Angel Manuel Rodríguez
Why does Paul say that sin came into the world through Adam, when Eve was the first one to sin?
Eve’s involvement in the entrance of sin into the world has been a matter of discussion since ancient times. Jewish literature tends to ignore her role, although in some cases she is blamed for the problem of sin. We also find the idea that Adam was responsible for her transgression, and hence accountable for the coming of sin. Today the most common explanation is that Adam stands in Paul’s theology as the representative of the human race, and, as such, what he did impacted all humans. I will examine some of the biblical evidence, the nature of Adam’s sin, and offer a suggestion for your consideration.
1. Adam and Eve: Eve is mentioned in only two passages in the New Testament: 2 Corinthians 11:3 and 1 Timothy 2:13, 14. Paul fears for the Corinthians that “as the serpent deceived [exapatao¯, “to lead someone to accept false ideas”] Eve by his craftiness, so your minds may be corrupted [phzeiro¯, “ruin, corrupt”] from the simplicity that is in Christ” (2 Cor. 11:3). The false teachers are like the serpent, and believers could be like Eve. They should not follow her example. Her sin consisted in being led astray from her commitment to God, and the result was inner corruption. Her sin was not inevitable; therefore she was accountable for it.
In 1 Timothy 2:13, 14, Paul illustrates the danger of listening to false teachers by referring to the experience of Eve. When they were created, Adam was created first, then Eve. But it was Eve who was “deceived” (apatao¯, “to deceive” or “mislead”). Priority in creation is contrasted with priority in sinning in order to indicate that deception is not inevitable. Adam was not deceived; consequently, Eve did not have to sin. Therefore her deception, and that of the Ephesians, is inexcusable.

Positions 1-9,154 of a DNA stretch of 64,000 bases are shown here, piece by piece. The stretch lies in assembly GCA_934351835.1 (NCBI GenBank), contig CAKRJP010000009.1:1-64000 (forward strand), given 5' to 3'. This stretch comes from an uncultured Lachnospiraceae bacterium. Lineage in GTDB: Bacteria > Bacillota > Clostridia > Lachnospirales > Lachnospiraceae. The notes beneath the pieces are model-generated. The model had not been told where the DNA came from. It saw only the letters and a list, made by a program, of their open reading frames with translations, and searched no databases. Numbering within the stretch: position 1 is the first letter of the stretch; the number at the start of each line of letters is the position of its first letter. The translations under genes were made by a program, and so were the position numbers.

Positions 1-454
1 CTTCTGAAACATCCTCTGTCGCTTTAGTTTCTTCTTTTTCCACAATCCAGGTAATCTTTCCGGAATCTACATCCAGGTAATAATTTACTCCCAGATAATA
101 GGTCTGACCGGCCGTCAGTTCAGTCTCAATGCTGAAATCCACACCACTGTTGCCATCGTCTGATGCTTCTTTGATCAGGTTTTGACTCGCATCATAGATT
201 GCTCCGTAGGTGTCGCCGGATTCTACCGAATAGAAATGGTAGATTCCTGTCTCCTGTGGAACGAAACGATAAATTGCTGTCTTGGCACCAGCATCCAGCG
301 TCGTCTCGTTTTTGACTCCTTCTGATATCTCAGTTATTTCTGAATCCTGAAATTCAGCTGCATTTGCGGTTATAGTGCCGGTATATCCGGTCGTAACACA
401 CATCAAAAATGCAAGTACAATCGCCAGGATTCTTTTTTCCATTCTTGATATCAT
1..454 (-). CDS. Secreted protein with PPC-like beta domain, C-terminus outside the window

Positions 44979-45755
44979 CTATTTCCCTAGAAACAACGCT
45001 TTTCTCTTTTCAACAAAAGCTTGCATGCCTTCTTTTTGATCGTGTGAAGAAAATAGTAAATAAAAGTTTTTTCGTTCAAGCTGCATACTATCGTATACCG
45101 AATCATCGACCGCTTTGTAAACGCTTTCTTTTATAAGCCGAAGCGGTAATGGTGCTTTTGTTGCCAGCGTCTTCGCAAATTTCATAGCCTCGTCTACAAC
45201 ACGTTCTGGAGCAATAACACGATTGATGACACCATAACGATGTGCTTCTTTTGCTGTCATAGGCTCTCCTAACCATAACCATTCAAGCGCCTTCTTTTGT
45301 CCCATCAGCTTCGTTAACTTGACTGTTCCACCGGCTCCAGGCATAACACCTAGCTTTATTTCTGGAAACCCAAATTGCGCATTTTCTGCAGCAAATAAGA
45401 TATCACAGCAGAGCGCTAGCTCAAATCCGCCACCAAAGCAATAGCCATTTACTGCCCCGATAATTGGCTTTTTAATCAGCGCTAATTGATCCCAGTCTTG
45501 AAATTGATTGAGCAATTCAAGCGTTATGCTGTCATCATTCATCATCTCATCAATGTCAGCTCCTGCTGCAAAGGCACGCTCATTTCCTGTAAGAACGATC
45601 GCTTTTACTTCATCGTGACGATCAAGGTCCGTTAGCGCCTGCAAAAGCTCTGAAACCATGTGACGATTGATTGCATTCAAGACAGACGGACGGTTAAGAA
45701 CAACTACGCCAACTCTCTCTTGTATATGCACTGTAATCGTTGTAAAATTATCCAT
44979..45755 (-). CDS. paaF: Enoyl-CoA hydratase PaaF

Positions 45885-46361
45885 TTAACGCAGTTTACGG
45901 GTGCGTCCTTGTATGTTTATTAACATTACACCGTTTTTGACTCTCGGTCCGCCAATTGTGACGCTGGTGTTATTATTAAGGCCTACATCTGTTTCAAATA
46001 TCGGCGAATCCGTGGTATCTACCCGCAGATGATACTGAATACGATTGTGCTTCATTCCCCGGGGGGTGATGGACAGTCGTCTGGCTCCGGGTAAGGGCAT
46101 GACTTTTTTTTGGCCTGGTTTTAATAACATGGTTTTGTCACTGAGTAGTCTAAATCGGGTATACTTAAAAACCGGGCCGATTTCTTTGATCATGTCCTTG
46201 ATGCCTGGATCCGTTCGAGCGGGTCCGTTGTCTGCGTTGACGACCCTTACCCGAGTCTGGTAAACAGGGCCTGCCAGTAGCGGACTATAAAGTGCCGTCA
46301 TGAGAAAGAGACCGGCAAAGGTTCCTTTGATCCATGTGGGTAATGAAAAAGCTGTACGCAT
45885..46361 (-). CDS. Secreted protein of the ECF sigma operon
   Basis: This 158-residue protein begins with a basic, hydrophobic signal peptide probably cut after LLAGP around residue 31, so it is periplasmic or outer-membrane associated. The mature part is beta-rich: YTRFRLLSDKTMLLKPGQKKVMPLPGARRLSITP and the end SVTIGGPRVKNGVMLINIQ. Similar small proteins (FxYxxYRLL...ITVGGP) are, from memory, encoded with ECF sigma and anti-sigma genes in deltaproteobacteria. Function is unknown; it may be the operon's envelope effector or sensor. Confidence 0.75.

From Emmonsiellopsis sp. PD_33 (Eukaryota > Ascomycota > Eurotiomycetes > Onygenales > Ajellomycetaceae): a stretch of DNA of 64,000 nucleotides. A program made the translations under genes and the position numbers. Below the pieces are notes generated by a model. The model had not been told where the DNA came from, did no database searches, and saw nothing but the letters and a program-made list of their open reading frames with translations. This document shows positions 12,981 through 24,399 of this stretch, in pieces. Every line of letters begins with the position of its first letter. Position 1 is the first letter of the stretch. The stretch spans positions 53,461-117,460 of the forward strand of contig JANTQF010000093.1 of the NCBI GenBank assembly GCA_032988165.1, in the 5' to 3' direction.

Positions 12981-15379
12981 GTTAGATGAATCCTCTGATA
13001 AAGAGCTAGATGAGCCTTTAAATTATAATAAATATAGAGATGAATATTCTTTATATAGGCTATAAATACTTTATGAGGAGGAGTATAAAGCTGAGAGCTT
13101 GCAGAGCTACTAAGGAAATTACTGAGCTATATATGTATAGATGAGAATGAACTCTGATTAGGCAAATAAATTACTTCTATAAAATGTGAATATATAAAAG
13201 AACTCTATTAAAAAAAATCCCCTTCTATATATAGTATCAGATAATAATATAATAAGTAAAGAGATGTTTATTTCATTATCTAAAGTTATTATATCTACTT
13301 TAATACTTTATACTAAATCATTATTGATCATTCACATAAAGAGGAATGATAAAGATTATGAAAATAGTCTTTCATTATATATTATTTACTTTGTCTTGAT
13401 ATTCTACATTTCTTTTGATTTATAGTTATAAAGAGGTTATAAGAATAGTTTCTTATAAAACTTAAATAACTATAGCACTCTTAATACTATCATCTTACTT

2. The Sin of Adam: In spite of the fact that the sin of Eve is affirmed, Paul claims that “sin” (hamartia) came into the world through Adam (Rom. 5:12). His sin is called an “offense” (verse 15; paraptoma, “wrongdoing”), because he ate from the fruit; and an act of “disobedience” (verse 19, parakoe¯, “unwillingness to listen”), because he violated a divine command. But the sin that came into the world is not the same as the sin committed by Adam. Paul personifies sin as an evil power that, as a result of the sin of Adam, entered the world to rule over it with deadly power (Rom. 6:12). Because of this, Paul uses Adam to designate the natural condition of the human race: In the fallen Adamic condition of the human race all will perish (1 Cor. 15:21), but in the new Adam all will find life. The contrast is significant: Life in Adam ends in death, while the death of Christ ends in life through the resurrection. The natural life, represented by that of Adam, will perish, while the life-giving power of Christ brings a new life (verses 44-49). The evil that came into the world is opposed by Christ who came from heaven to defeat it.
3. Adam and Dominion: Paul’s ideas are based on Genesis 1:28 (cf. Rom. 6:16; 8:18-23). Here is my suggestion for your consideration: According to Genesis, God entrusted the dominion of the planet to both Adam and Eve. In order for sin to rule over the world it would have been necessary for both of them to surrender their dominion over it. The sin of Eve was not enough for dominion to be lost. As long as one of them remained faithful to the Lord, sin/evil would not have had dominion over the world. Even though Eve sinned first, it was only when Adam sinned that sin/evil came into the world and enslaved it. The results of Adam’s trespass were in a way more serious than those of Eve’s.
Paul was right that sin as a ruling power came into the world through Adam. But thanks be to God for the New Adam, Christ Jesus, who liberates us from the enslaving power of sin (Rom. 6:8-11) and will finally liberate creation itself (Rom. 8:18-23).
Angel Manuel Rodríguez served as director of the Biblical Research Institute prior to his retirement.